Druva sinks deeper backup hooks into AWS

Druva is improving its backup capabilities with AWS to offer a broader spread of data protection and archiving options.

In a briefing with Blocks & Files, Druva’s chief technical evangelist, W. Curtis Preston talked us through what the SaaS backup supplier is adding to its AWS data protection portfolio.

He started from the point that a business customer could have many accounts with Amazon, hundreds for example, with each account being equivalent to a user. Each account could use several AWS services and will often operate in a single Amazon geographic region. These regions are split into availability zones.

The business needs to manage all these accounts and ensure they are protected against availability zone and regional Amazon data centre failures, and also that data can be retained for the long haul.

With this in mind:

  • Druva can natively backup EBS, EC2 and Redshift,
  • It can now backup S3 in one region to a second region, protecting against a regional outage,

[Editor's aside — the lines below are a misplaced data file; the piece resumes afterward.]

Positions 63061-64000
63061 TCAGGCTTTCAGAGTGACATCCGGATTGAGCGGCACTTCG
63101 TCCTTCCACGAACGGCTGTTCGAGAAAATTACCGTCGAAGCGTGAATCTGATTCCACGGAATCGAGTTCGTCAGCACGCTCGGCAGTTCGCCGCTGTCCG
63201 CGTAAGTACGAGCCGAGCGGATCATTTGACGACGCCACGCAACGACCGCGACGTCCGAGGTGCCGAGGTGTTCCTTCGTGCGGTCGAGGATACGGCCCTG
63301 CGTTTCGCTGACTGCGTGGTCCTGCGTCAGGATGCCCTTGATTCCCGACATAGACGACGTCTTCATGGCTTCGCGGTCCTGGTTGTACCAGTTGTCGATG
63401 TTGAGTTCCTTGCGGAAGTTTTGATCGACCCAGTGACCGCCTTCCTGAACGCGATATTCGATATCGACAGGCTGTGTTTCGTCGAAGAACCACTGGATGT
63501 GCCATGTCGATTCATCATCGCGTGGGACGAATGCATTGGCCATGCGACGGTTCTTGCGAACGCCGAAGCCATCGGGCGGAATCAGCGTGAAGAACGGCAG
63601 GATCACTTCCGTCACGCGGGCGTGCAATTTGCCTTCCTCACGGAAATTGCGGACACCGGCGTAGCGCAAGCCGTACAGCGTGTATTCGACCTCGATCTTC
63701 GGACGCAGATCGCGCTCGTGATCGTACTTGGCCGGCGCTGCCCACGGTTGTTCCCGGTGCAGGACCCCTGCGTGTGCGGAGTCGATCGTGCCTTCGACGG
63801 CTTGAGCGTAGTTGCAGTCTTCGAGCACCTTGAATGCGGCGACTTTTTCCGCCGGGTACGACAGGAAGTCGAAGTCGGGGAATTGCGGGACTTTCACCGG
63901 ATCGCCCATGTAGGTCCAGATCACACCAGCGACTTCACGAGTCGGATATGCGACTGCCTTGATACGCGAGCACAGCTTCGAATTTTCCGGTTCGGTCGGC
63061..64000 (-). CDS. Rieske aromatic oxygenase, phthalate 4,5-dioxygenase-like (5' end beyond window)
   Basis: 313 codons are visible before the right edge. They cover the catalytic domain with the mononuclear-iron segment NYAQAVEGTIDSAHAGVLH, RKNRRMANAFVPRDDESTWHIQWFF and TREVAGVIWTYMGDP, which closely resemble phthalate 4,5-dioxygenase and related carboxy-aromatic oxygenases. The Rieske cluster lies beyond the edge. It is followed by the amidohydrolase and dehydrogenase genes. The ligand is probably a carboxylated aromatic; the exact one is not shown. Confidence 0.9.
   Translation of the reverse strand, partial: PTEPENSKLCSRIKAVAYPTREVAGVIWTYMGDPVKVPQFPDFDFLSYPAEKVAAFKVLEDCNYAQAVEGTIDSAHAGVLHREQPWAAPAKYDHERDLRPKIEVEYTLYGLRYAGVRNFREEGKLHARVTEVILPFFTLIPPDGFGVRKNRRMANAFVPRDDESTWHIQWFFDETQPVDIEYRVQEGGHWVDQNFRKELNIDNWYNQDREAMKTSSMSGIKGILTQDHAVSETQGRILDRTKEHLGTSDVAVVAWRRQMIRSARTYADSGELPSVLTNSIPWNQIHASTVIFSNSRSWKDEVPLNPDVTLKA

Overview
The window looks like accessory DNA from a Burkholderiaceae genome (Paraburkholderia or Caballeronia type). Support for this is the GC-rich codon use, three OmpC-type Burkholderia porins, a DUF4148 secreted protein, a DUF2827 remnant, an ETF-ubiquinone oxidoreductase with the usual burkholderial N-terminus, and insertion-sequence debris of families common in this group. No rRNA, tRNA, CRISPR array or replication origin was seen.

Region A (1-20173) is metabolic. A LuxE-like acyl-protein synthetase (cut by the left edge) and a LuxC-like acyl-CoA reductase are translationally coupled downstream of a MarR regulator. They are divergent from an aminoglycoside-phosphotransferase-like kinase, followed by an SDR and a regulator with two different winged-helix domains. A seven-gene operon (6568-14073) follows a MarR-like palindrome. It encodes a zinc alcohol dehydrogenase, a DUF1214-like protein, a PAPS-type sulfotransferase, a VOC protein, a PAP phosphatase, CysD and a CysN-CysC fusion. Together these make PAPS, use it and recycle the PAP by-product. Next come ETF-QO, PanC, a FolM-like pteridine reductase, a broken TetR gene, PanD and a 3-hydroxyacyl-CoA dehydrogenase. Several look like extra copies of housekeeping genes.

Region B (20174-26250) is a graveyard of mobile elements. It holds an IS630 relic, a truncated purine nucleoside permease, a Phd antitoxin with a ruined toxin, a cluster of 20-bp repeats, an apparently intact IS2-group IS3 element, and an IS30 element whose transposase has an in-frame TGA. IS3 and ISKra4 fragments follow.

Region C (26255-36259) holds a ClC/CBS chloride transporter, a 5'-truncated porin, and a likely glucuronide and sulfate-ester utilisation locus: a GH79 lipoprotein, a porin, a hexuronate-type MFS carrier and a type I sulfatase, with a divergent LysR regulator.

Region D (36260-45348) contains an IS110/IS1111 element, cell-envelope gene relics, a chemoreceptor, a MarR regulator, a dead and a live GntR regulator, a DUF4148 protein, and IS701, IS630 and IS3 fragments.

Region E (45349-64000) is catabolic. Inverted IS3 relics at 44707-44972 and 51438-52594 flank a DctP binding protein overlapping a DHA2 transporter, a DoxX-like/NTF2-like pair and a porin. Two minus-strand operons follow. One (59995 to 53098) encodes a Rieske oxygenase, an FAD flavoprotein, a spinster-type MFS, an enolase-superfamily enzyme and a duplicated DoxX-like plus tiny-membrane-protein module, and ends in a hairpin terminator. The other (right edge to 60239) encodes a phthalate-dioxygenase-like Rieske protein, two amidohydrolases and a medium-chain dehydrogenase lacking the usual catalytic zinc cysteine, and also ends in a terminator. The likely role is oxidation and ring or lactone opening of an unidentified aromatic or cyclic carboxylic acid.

• It can archive EBS snapshots for longer-term and less-expensive retention,
  • It can provide cross-account and cross-region disaster recovery (DR),
  • Global cross-account policy support is available, easing business account management.

Preston told us: “Backups of data in an account should not be stored in that account. If your account blows  or malware gets in you can lose data. We automate doing DR to another account and another region.”  Cross-account and cross-region protection is the way to go.

Druva itself runs inside AWS. It is unlikely to add the ability to operate inside Azure or Google Cloud Platform as it relies on Amazon’s DynamoDB to store details of customer data, down to groups of blocks. And this provides enormous scalability, Preston said.

For example, Druva can deliver global deduplication across a business’s accounts, because DynamoDB stores the huge amounts of metadata required and provides the fast access needed for the dedupe calculations to run. As we see it, there would be no Druva global dedupe without DynamoDB.

The general idea is that Druva can protect data inside AWS, wherever customers operate on or store it, and do it better than Amazon’s own backup services.

Preston told us Druva has just surpassed $100m annual recurring revenues, and that it has a greater than 100 per cent customer retention rate.

In case you are unfamiliar with this concept, when a customer renews for another term and increases their spend the retention rate is bean-counted as greater than 100 per cent. With subscription revenues, Preston said, “it’s as if you get growth built in every year”.